Redheaded Pine Sawfly (Neodiprion lecontei, order Hymenoptera, family Diprionidae) is so-named because of the markedly red head capsules of the larvae. It’s one of the most damaging conifer sawflies found in Ohio owing to its feeding behavior, wide host range, and the occurrence of two generations. First-generation larvae are in full swing with the second generation on the horizon.
The caterpillar-like larvae of this native sawfly may be found feeding on jack (Pinus banksiana), Japanese red (P. densiflora), loblolly (P. taeda), pitlolly (P. rigida X taeda), mugo (P. mugo), pitch (P. rigida), red (P. resinosa), Scotch (P. sylvestris), shortleaf (P. echinate), and Virginia (Pinus virginiana) pines with white (P. strobus) and Austrian (P. nigra) pines serving as occasional hosts. Cedar (Cedrus spp.) and fir (Abies spp.) may table fare for redheaded pine sawfly larvae if they run out of preferred hosts.
The sawfly spends the winter in the soil or duff beneath host trees as pre-pupae inside cocoons. Pupation and adult emergence occur in the spring. Sawflies are so named because adults resemble flies, and the females have saw-like ovipositors. The females use their ovipositors to insert eggs into needles.
First instar larvae that hatch from the eggs are too small to consume entire needles. Instead, they feed along the needle's edges producing clusters of dead, curled, straw-colored needles. Later instars consume entire needles.
This feeding behavior and symptomology are characteristic of several other "pine sawflies" found in Ohio including the European pine sawfly (N. sertifer). However, the European sawfly only has one generation per season and confines its damage to old needles.
Redheaded larvae feed gregariously in groups commonly referred to as “colonies.” The colonies usually include 10 – 20 individuals and are found on the needles of terminal stems. Colonies may be revealed by reddish-brown sawfly frass (= excrement) beneath infested trees.
If the colonies are disturbed, the larvae will lift their front and rear end, usually in unison, and regurgitate droplets of a chemical stew acquired from the pine needles. This defense strategy against predators is common among conifer sawflies. It also gives them great entertainment value.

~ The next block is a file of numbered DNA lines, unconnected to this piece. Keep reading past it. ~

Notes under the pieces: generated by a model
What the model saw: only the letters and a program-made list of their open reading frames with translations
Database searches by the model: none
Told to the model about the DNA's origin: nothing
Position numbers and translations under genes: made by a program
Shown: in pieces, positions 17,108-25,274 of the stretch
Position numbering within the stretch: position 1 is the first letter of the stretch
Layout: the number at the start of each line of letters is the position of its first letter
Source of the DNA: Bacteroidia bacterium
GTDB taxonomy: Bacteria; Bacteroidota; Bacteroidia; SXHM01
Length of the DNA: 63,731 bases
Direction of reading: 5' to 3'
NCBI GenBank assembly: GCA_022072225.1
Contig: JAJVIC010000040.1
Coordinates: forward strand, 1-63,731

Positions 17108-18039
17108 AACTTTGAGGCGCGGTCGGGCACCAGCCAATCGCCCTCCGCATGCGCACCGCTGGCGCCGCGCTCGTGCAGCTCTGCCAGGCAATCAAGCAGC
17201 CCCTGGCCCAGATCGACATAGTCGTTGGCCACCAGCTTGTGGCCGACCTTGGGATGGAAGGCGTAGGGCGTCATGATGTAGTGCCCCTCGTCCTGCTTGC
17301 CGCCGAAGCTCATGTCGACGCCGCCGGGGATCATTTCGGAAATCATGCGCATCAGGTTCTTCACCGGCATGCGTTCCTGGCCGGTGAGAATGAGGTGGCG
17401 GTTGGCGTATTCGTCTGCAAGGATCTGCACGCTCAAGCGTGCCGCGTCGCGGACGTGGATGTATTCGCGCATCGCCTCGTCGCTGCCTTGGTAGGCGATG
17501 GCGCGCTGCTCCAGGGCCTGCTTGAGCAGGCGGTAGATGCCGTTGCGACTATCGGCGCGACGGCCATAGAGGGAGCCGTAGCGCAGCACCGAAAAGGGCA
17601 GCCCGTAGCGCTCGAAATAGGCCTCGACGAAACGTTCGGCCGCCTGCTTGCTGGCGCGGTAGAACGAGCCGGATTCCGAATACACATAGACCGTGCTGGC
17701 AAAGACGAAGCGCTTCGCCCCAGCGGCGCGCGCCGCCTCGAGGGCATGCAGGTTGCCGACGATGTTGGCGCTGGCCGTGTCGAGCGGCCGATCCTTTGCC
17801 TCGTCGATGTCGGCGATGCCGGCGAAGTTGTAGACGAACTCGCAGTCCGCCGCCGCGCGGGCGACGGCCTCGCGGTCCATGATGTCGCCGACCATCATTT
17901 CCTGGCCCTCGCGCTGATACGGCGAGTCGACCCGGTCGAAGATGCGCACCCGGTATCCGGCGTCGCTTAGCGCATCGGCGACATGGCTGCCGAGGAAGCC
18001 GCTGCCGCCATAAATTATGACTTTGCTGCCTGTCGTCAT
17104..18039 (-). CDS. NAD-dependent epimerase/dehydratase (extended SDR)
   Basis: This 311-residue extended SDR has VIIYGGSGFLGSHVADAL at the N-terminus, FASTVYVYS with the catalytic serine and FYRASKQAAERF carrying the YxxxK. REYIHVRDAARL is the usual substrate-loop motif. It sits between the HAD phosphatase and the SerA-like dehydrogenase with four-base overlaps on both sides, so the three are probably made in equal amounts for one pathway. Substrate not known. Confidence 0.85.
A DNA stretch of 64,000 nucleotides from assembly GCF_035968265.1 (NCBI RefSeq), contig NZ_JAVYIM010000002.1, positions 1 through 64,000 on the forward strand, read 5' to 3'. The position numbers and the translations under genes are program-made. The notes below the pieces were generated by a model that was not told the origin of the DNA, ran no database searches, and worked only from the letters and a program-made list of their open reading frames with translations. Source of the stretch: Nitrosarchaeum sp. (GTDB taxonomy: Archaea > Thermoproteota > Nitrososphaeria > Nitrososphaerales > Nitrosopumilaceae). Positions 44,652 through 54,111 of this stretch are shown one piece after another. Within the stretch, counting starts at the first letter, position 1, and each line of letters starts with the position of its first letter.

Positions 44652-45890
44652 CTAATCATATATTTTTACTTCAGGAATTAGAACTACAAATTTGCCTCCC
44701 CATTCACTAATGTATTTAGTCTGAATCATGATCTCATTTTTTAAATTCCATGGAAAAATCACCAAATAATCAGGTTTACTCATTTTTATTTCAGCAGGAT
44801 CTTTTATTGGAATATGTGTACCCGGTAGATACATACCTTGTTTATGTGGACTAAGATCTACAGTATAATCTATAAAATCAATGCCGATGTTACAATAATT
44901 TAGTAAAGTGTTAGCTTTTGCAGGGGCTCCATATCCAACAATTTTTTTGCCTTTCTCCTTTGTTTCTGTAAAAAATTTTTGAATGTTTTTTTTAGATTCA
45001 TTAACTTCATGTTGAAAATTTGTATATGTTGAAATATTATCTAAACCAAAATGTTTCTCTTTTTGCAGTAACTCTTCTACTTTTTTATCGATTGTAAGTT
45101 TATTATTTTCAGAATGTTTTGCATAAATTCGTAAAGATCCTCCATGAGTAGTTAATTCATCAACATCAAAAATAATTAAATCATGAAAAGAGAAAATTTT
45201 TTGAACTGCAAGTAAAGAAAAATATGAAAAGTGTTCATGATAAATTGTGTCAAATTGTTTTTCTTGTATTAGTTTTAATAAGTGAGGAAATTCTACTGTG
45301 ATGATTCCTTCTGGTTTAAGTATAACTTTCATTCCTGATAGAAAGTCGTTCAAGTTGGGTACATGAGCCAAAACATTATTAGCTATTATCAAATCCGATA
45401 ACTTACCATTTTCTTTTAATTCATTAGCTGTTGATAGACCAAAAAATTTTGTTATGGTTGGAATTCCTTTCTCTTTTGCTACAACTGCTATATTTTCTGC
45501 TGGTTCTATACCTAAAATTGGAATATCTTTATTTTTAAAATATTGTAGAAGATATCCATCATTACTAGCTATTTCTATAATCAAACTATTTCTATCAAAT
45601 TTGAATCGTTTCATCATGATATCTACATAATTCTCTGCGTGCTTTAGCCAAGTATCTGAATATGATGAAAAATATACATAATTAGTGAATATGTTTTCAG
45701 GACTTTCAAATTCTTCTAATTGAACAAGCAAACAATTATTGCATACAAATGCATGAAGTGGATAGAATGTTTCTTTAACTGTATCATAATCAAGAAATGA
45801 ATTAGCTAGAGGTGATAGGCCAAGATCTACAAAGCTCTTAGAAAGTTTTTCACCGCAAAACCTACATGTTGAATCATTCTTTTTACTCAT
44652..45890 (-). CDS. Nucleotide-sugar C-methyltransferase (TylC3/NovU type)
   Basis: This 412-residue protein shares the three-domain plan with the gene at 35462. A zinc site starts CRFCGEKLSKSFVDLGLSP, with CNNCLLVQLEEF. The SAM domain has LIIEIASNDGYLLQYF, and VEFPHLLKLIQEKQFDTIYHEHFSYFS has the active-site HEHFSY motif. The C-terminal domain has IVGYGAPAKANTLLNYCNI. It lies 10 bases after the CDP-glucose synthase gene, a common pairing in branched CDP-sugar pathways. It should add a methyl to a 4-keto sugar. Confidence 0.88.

The significance of this sawfly having two generations is that their conifer hosts are subjected to defoliation throughout much of the growing season with both the current and previous year's needles consumed. Once larvae have stripped the needles, they feed on bark tissue with heavy damage killing the affected branches. Heavy defoliation coupled with stem dieback can disfigure and even kill small trees.
As a native insect, redhead pine sawflies have a plethora of natural enemies. It’s one reason sawfly populations can rise and fall dramatically from year to year. Thus far, over 50 predators and parasitoids have been identified that will target these sawflies. Some may seem surprising like yellowjackets (Vespula spp. and Dolichovespula spp.), bald-faced hornets (D. maculata), and paper wasps (Polistes spp.). However, sawflies are commonly macerated by these predators to serve as protein for their young.
All instars feed in colonies making them easy to control by knocking them off into a bucket of soapy water. Or you can knock them onto the ground and do the "sawfly two-step” dance.
Insecticidal soaps are effective, but only against very early instar larvae. Topical applications of an insecticide labeled for on the conifer host will suppress sawfly populations; however, there’s always a risk of also killing the predators and parasitoids that help keep populations in check. Check the label to see if the insecticide is gentle on beneficial insects.
Finally, although sawfly larvae look like caterpillars (order Lepidoptera), sawflies belong to the same order as bees and wasps (Hymenoptera). Thus, caterpillar-control products based on the naturally occurring bacterium Bacillus thuringiensis var. kurstaki (Btk)will not be effective for controlling redheaded pine sawfly, or any other sawfly.